Dear Particia Rodriguez-Tomé,
At the recent Hilton Head Genome Sequencing and Analysis Conference, members of the IMAGE Consortium and other interested individuals met to discuss plans to sequence full-length and full-insert cDNA clones. Participants represented groups from the European Community, Japan, and the United States that have begun projects to generate sequence data spanning complete cDNA clones. These projects will not only provide a much needed resource for the annotation of the emerging human genomic sequence, but will also be extremely valuable for the identification and functional classification of the complement of human genes.
The motivation for our meeting was to build on the success of the IMAGE Consortium in freely providing both EST sequence data and physical clones to the general biological. As we discussed our projects, one common theme that emerged was the need for coordination of efforts to avoid sequencing of multiple clones likely to represent the same human transcript. The participants agreed that an allocation database, similar to the RHalloc database that you and Kate Rice developed and maintained at the EBI, would be the most efficient way to avoid unnecessary and costly duplication of effort.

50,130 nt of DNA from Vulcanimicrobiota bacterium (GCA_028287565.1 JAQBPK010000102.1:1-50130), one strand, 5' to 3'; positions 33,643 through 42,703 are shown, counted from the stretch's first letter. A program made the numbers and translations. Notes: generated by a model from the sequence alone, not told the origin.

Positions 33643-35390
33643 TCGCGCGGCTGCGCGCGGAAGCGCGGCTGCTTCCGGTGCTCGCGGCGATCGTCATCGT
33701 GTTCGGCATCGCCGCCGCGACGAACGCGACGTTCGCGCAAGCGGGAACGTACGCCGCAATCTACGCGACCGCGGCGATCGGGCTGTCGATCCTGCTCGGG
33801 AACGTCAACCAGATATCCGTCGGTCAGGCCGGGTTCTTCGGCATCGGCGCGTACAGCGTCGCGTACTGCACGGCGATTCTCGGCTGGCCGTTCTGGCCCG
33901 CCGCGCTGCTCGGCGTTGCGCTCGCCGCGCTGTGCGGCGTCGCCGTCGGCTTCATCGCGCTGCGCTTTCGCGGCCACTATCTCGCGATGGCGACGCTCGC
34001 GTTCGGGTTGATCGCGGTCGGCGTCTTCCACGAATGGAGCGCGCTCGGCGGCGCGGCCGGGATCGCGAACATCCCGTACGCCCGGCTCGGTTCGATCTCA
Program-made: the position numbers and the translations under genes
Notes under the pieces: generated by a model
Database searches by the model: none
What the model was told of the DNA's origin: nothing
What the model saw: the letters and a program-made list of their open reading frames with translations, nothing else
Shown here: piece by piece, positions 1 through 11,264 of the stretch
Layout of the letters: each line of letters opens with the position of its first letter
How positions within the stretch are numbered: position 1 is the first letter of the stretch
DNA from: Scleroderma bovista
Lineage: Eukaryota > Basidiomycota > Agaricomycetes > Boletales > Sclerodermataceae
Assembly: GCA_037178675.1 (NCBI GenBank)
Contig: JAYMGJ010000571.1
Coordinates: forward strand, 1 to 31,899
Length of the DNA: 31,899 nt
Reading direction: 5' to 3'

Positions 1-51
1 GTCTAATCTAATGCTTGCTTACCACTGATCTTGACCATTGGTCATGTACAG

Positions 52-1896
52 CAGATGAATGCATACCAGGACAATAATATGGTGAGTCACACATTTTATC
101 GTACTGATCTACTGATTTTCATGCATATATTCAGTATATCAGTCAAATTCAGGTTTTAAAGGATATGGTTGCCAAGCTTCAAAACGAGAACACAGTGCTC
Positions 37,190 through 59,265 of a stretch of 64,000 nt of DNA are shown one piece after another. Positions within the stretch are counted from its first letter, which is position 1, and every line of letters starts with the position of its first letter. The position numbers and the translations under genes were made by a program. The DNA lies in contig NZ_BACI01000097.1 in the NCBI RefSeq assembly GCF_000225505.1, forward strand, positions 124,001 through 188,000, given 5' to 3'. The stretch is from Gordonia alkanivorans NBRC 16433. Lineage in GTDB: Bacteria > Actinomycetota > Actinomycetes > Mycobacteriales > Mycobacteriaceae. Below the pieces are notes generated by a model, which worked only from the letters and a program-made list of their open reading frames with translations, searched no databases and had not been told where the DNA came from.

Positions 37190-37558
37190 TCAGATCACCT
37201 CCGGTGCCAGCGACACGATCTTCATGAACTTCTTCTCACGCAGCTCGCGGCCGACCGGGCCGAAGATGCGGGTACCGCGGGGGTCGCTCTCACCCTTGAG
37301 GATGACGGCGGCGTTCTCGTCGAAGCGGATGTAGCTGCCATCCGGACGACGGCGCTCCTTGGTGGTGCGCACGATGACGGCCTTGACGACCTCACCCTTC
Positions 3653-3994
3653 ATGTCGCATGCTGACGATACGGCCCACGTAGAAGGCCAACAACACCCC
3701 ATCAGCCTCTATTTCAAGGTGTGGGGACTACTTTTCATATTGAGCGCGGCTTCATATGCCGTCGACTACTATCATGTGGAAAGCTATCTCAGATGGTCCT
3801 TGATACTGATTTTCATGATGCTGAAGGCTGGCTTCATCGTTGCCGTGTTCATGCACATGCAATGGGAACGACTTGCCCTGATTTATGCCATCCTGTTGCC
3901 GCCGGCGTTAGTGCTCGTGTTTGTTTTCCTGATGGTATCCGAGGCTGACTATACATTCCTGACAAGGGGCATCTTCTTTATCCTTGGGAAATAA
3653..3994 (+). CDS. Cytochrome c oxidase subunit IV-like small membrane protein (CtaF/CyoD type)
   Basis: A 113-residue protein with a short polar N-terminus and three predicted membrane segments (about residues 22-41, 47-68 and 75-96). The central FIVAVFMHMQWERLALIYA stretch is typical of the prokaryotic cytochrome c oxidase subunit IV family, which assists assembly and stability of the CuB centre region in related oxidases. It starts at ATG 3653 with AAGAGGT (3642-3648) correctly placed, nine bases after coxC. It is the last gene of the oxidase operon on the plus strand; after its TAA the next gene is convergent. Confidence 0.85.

An allocation database would allow participants to announce their intentions to sequence particular human cDNA clones and should include, at a minimum, the clone IMAGE ID, the 5' and 3' dBEST Accessions, the target species, the clone length (if available), whether this project was part of a full-length or a full-insert sequencing effort, and contact information for the group conducting the sequencing. While registration of a clone in such a database would not preclude another group from sequencing that or a related clone, it would allow both large and small cDNA sequencing groups to make intelligent decisions about the clones they plan to sequence. We would expect groups that had allocated any particular clone to complete sequencing and submit the sequence data to dBEST, at which time the allocation status should change from "reserved" to "completed"; if a group failed to sequence any reserved clone in a timely manner, such as six months after registration, its status should change to "expired" to allow other interested parties to allocate and sequence it.
We realize that building and maintaining such a database is not a trivial task, but without it, valuable funds and resources are likely to be lost to duplicated effort. We hope that you will be able to establish such a database at the EBI and we would be strongly support your efforts to secure funding to both build and maintain it..
John Quackenbush, Ph.D.
The Institute for Genomic Research
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